In the 1977 edition of the American Heritage Dictionary punk rock was given this wonderful definition:
Punk rock, n. A form of rock music characterized by a stabbing, insistent rhythm and simple, three-chord harmony, amplified sound, and lyrics that deal with subjects full of trouble and strife such as anarchy, alienation, violence, sex, drugs and teen-age rebellion. Punk performers and their followers often adopt outlandishly vulgar behavioral patterns and clothing, often leading to acts of violence by performers and audience alike.
(Though accurate, I always thought it set the bar pretty high)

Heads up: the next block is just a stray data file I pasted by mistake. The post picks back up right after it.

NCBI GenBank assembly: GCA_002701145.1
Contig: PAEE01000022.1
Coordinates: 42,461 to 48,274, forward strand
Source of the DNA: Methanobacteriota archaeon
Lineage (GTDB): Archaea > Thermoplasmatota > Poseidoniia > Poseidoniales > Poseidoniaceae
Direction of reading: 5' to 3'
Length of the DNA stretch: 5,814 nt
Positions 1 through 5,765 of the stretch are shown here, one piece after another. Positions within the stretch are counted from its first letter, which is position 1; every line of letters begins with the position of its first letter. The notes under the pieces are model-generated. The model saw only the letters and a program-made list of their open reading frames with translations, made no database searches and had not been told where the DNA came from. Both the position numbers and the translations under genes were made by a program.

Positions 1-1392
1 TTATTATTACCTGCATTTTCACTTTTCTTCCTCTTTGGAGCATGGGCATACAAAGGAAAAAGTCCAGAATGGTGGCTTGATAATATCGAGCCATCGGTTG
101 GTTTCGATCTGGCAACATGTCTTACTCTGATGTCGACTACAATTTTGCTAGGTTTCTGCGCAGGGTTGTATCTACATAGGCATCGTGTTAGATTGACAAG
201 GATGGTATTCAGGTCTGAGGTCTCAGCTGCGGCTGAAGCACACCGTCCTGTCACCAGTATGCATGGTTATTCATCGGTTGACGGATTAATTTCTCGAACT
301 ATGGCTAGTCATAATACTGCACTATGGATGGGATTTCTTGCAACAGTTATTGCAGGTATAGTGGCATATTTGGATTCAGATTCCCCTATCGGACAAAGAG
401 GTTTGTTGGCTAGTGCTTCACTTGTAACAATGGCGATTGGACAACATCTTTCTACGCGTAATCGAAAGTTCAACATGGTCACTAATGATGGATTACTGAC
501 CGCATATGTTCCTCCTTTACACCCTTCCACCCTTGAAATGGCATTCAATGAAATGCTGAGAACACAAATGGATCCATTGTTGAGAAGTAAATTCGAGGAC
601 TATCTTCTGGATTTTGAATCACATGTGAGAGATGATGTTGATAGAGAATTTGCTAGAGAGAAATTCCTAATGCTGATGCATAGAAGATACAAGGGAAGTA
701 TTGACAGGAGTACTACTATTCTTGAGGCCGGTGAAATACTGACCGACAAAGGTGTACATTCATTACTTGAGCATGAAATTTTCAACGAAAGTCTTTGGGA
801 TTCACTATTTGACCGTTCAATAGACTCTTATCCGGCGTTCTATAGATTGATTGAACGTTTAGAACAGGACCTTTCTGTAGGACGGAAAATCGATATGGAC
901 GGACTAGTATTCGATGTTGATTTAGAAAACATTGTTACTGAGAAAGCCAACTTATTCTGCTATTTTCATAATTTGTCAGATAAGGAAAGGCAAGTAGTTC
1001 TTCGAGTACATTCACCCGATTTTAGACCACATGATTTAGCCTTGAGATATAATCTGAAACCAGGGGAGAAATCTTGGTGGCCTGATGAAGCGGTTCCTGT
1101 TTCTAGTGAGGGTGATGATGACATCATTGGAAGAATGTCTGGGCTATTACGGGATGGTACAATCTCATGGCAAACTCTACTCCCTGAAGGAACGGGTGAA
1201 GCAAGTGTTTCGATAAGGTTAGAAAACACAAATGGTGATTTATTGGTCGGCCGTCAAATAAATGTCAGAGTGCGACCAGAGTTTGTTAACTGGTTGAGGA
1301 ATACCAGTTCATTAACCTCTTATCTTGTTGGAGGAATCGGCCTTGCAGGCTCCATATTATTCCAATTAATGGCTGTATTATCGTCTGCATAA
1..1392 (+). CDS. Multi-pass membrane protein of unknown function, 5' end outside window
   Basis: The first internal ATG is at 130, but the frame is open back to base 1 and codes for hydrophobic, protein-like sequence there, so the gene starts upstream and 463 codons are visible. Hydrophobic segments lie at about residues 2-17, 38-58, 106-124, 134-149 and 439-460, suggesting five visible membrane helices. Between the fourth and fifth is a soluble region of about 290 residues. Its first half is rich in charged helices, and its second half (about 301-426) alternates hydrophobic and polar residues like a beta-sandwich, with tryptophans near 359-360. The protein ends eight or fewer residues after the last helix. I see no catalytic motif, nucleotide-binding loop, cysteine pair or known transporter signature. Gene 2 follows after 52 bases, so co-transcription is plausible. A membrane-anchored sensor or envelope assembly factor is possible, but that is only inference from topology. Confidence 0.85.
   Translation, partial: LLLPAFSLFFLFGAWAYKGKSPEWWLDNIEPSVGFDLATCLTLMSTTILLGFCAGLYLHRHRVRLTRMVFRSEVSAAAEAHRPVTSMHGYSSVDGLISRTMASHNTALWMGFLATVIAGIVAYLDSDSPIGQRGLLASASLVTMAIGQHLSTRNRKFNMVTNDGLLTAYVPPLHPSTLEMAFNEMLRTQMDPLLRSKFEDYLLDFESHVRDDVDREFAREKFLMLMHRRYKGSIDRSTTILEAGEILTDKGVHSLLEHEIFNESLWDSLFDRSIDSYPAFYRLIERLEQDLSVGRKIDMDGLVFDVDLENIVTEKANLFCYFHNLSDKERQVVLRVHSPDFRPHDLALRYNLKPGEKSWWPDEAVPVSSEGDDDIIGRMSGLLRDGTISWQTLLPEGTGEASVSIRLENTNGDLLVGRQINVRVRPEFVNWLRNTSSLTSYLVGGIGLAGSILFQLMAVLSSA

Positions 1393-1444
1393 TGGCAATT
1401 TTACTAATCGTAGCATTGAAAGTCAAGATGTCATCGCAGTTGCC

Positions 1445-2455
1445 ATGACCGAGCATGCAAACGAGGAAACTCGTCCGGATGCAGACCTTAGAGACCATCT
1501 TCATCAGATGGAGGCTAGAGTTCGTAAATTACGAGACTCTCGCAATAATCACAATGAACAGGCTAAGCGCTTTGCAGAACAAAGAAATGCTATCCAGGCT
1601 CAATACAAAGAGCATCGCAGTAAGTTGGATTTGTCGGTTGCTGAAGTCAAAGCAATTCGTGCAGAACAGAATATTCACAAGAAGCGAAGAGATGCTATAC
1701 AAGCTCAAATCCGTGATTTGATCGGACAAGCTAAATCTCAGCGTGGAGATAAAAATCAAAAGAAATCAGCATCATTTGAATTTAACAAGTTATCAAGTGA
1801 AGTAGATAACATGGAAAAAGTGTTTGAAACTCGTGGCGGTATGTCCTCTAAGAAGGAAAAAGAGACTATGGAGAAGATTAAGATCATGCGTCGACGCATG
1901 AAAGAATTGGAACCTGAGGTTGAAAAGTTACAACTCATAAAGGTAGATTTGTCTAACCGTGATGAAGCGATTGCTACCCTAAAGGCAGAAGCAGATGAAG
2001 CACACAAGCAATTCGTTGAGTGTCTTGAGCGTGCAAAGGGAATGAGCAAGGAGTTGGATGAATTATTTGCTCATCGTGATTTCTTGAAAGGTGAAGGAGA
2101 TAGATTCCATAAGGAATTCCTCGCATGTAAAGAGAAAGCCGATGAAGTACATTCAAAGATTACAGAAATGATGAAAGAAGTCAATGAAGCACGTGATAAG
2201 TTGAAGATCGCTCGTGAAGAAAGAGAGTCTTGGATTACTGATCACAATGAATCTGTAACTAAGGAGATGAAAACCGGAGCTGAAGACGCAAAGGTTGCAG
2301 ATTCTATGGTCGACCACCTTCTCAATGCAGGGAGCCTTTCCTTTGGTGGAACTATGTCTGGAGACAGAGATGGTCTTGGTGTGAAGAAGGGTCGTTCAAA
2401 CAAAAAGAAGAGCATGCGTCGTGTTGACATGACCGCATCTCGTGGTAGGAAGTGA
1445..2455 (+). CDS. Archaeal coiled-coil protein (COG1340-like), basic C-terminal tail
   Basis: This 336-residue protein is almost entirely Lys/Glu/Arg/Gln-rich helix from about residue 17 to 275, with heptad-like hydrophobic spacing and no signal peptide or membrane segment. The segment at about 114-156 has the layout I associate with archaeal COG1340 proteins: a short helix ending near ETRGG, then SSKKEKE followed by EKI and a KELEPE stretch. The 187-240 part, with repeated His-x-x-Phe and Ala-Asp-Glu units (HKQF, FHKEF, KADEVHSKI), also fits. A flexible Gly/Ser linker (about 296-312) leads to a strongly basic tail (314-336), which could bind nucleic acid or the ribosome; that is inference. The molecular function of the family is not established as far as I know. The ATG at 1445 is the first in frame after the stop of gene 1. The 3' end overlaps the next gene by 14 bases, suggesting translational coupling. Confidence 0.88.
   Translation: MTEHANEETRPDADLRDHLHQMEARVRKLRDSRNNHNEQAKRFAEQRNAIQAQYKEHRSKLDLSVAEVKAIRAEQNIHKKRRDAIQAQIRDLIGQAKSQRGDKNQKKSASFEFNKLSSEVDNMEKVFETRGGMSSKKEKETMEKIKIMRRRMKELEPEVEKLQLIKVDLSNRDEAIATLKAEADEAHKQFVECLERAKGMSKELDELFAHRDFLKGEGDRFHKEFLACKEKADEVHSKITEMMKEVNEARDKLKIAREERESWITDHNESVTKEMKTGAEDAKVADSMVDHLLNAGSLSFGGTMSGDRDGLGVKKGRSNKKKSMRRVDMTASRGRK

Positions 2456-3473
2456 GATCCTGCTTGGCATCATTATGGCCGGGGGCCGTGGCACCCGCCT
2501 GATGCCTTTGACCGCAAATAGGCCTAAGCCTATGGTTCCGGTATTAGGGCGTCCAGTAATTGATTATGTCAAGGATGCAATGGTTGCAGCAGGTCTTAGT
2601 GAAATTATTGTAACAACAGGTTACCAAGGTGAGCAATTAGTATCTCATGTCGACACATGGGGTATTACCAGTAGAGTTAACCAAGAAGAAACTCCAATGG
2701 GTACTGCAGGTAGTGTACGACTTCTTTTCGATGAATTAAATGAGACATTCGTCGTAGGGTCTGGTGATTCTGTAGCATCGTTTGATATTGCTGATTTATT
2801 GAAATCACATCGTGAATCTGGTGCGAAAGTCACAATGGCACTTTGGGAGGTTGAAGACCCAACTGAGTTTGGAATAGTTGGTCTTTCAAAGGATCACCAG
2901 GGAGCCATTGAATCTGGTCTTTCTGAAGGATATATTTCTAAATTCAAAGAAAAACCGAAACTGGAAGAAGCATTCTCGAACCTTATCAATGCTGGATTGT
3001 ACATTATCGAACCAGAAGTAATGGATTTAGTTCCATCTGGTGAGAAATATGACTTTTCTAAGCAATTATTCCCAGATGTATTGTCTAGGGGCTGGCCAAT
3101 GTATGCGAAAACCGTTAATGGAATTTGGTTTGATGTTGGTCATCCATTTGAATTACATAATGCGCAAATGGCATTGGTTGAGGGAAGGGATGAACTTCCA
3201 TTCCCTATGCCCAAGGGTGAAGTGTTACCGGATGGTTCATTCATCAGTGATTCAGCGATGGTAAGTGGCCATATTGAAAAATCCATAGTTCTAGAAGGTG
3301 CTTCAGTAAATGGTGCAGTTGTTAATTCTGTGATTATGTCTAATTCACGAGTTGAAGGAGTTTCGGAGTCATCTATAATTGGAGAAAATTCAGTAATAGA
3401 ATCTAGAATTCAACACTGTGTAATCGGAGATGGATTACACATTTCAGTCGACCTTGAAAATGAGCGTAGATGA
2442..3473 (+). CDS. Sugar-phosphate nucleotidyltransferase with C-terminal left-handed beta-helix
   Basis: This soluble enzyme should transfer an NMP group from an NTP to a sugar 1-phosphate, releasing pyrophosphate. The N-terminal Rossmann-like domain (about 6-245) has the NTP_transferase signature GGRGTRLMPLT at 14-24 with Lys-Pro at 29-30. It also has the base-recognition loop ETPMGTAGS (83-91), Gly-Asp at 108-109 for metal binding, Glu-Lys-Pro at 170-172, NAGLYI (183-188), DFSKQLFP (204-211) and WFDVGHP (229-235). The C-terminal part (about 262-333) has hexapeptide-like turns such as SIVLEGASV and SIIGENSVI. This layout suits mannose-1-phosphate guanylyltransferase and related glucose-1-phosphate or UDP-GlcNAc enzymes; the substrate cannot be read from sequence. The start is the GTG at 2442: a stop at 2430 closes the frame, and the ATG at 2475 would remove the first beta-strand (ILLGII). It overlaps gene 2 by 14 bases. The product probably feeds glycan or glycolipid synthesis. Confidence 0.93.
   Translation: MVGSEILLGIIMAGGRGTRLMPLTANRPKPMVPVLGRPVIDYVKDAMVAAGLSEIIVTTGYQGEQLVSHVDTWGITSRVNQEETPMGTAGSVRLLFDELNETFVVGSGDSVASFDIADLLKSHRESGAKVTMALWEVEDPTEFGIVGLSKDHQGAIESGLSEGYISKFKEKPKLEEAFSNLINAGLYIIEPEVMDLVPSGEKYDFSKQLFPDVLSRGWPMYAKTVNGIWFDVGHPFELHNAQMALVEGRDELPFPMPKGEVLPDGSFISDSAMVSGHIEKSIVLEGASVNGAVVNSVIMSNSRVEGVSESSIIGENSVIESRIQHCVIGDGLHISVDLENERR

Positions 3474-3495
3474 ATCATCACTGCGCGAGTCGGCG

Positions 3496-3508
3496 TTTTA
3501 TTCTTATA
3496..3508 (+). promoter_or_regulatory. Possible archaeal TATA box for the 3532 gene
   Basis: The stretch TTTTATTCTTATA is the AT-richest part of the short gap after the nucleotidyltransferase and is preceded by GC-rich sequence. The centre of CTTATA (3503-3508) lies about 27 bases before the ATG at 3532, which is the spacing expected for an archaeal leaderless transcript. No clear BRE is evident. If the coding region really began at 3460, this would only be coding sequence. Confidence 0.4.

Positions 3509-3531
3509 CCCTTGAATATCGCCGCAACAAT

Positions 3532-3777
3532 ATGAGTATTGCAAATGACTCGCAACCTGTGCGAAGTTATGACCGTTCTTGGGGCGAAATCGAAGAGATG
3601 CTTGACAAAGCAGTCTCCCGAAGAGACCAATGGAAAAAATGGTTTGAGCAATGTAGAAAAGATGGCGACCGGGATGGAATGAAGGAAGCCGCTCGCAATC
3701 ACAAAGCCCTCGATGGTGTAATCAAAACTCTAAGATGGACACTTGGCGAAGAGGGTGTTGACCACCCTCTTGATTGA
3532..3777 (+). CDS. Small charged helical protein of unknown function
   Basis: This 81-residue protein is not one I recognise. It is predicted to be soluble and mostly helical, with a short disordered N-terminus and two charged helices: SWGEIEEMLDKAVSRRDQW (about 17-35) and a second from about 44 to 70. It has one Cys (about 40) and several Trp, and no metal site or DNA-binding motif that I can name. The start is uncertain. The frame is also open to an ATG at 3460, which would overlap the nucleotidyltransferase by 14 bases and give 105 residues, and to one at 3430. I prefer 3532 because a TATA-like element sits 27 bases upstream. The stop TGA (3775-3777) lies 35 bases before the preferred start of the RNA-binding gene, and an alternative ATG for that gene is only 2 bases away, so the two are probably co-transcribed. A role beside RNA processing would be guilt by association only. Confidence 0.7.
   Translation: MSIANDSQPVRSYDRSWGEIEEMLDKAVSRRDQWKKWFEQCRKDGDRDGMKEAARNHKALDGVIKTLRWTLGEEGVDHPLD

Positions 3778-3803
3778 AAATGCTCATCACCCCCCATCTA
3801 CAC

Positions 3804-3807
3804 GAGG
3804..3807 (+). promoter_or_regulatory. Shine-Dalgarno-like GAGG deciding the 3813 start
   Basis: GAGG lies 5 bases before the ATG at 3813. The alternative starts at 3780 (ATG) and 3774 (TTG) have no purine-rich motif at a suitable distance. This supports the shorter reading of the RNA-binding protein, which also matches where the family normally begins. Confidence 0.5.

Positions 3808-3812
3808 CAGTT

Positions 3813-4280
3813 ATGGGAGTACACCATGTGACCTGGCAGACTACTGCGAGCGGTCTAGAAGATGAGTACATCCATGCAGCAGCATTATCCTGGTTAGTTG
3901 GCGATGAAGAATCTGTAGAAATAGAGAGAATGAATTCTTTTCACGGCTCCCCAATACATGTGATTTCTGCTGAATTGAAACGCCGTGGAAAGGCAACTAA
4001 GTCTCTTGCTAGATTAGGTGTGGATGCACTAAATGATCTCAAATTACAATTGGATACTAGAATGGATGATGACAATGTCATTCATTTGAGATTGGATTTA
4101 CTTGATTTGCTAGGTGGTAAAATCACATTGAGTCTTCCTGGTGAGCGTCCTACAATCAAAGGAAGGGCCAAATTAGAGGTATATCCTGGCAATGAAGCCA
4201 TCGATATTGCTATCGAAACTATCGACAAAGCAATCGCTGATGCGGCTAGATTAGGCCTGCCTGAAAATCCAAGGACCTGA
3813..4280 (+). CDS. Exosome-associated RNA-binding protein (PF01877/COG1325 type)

But considering it was probably composed a year or two earlier it stands up to these excerpts from the pamphlet shown below.
To those of us who were there, the images here are familiar but offer a pretty limited view of what the scene actually looked like. For every ripped t-shirt or pair of shredded tights there was a girl in a party dress or a guy in a white shirt and a skinny tie and home-made pegged pants.
In the days before Hot Topic, parent’s closets, thrift stores and hardware stores were our haberdasheries of choice.